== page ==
4 Ways God Spoils His Children

God's overflowing grace and love for his believers who are united with his own Son Jesus Christ causes him to shower his children with good gifts. Here are just a few of the ways God spoils his children.

A New Family Name

God loves to extravagantly shower his family with good gifts, starting with officially adopting them into his family. In the Greco-Roman world, adoption was always connected to inheritance and therefore had to be done in the courts as a legal transfer. Thus the context for our understanding of adoption must begin with the forensic, or legal, aspect.

Before an inheritance can be legally claimed, a persons legal family status must be transferred. God accomplished this through redemption in Christ, adopting us into his family. Slaves must be freed before they can be adopted. So Christ, by his death on the cross, purchased a people from sin and death and condemnation (Rom. 8:1). God did not merely free us but he directly thereafter adopted all who are freed to be his sons and daughters. Adoption, therefore, has a legal aspect to it. God redeemed a people for himself and changed their family name to his own.

In the Greco-Roman world, slaves would never be adopted but rather a distant relative would inherit the estate. God, however, adopted foreigners, even people once his enemies, and put them into his family to inherit his heavenly estate, his kingdom (Eph. 2:3; Eph. 5:6, 8; 1 Cor. 1:26-30, Rom. 5:6-10). God also does not restrict this adoption to Jews or males but instead freely adopts any who turn to him in repentance and believe (Gal. 3:25-29).

Communion with God

Ephesians 1:5 says,

In love he [God] predestined us for adoption to himself through Jesus Christ.

Through two words, in love, God tells us his whole motive behind adopting a people to be not just friends or acquaintances, but family. God could have simply freed us from sin and left it at that, but instead, he lavishly poured on us grace after grace. Through adoption, Christians benefit from familial fellowship with the Trinity. God loves us like a father and no longer condemns us as a judge (1 Jn. 3:2-3; Ps. 103:10-14). This is accomplished through the Holy Spirit who dwells in us, uniting us to Christ and his divine sonship. Through this indwelling by the Holy Spirit, Jesus is our brother (Heb. 2:11). God decided all of this before the world began before any of his future family existed. Before they were born, God knew the names of his sons and daughters.

Loving Care

Although founded upon legal terms, adoption is profoundly personal. Our relationship to God changes completely when we are adopted. This wonderful aspect of our salvation brings us into an intimate relationship with God, allowing us to call him Abba, Father. We have the privilege of having the most intimate familial relationship with the Creator of the universe. God the Father loves to give everything his children need and more (Lk. 11:13), loves them enough to discipline them so they do not harm themselves (Heb. 12:6), and loves them enough to give them a place where they will find everlasting rest and belonging (Eph. 1:11). If we ever doubt Gods love for us, we need only consider our adoption to see how much God cares for our lives, both present, and future (1 Jn. 3:1).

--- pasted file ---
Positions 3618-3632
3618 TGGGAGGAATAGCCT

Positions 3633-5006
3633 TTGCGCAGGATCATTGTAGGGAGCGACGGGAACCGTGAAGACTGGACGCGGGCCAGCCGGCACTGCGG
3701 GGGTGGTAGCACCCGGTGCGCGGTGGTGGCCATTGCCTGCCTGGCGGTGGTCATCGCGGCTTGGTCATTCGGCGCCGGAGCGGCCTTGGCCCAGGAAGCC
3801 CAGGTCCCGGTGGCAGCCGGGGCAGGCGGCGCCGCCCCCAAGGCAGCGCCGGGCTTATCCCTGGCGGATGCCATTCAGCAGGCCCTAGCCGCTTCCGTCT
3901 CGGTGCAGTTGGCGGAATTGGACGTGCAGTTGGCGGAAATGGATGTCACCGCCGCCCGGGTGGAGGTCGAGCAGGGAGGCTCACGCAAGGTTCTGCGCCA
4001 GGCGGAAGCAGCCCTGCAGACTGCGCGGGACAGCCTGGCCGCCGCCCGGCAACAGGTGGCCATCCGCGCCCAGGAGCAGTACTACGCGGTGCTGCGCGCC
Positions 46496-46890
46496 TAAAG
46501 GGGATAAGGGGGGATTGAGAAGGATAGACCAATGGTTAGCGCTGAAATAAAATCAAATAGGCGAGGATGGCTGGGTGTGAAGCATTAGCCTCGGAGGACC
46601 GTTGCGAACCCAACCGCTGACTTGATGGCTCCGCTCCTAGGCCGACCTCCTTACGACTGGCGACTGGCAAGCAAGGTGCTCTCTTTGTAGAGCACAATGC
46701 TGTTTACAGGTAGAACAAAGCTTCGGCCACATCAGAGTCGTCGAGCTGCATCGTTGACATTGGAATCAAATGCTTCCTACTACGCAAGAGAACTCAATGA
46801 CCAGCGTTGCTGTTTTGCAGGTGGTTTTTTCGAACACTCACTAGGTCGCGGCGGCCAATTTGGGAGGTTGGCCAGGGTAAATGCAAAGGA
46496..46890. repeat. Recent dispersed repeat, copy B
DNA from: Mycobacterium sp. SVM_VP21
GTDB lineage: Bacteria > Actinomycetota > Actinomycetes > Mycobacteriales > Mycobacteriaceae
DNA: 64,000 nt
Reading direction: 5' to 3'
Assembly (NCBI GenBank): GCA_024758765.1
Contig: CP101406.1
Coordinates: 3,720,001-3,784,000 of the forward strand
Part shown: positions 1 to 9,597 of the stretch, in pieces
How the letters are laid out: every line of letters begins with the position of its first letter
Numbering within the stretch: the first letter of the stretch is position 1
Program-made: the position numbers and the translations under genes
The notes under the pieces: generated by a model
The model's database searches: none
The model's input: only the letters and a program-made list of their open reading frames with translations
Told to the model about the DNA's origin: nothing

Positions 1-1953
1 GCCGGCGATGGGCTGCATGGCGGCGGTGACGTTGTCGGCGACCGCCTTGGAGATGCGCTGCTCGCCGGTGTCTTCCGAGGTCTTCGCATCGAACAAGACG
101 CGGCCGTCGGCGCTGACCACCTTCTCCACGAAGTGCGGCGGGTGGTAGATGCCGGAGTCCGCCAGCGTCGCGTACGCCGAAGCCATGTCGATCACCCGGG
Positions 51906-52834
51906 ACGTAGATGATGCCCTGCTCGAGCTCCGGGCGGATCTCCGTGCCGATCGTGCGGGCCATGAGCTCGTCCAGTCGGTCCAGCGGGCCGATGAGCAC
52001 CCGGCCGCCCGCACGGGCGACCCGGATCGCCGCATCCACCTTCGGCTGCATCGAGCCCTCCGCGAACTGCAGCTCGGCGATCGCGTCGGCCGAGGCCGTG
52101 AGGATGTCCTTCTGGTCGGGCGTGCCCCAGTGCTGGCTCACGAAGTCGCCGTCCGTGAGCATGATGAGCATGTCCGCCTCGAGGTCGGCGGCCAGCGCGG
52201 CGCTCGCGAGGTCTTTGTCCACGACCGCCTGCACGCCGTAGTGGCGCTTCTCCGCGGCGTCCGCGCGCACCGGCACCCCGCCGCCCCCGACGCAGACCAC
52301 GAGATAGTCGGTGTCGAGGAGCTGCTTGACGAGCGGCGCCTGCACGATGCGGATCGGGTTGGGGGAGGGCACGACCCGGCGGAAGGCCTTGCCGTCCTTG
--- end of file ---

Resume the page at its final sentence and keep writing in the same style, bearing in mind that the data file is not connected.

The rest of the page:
A Home

Today, many children never know the love of a father or the intimate fellowship of a family. Too many people have never known a true sense of belonging or had a safe and trustworthy home. In Christ both those things are yours! Psalm 91 expresses this great love of the Father,

He will cover you with his pinions,
and under his wings you will find refuge;
his faithfulness is a shield and buckler.
You will not fear the terror of the night. (Ps. 91:4-5)

God has provided us with a heavenly inheritance, a place to call home, where we will dwell with God in safety forever (Rev. 21:1-4). Until then, God gives us his church, the gathering of our brothers and sisters to be a family here on earth so that we might find grace and encourage one another while we wait for our inheritance (1 Thess. 5:11). Dear reader, if you have never known the love of a father, know that you can come find it in the arms of a God who gave his own Son to redeem you for adoption as children.

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Leah Baugh

Leah Baugh is a theologian and writer. She received a Bachelor of Arts in Chemistry before turning to theology and receiving a Master of Arts in Biblical Studies and a Master of Arts in Theological Studies. When she's not writing she is learning Chinese or traveling. Connect with Leah on Twitter @lhbaugh

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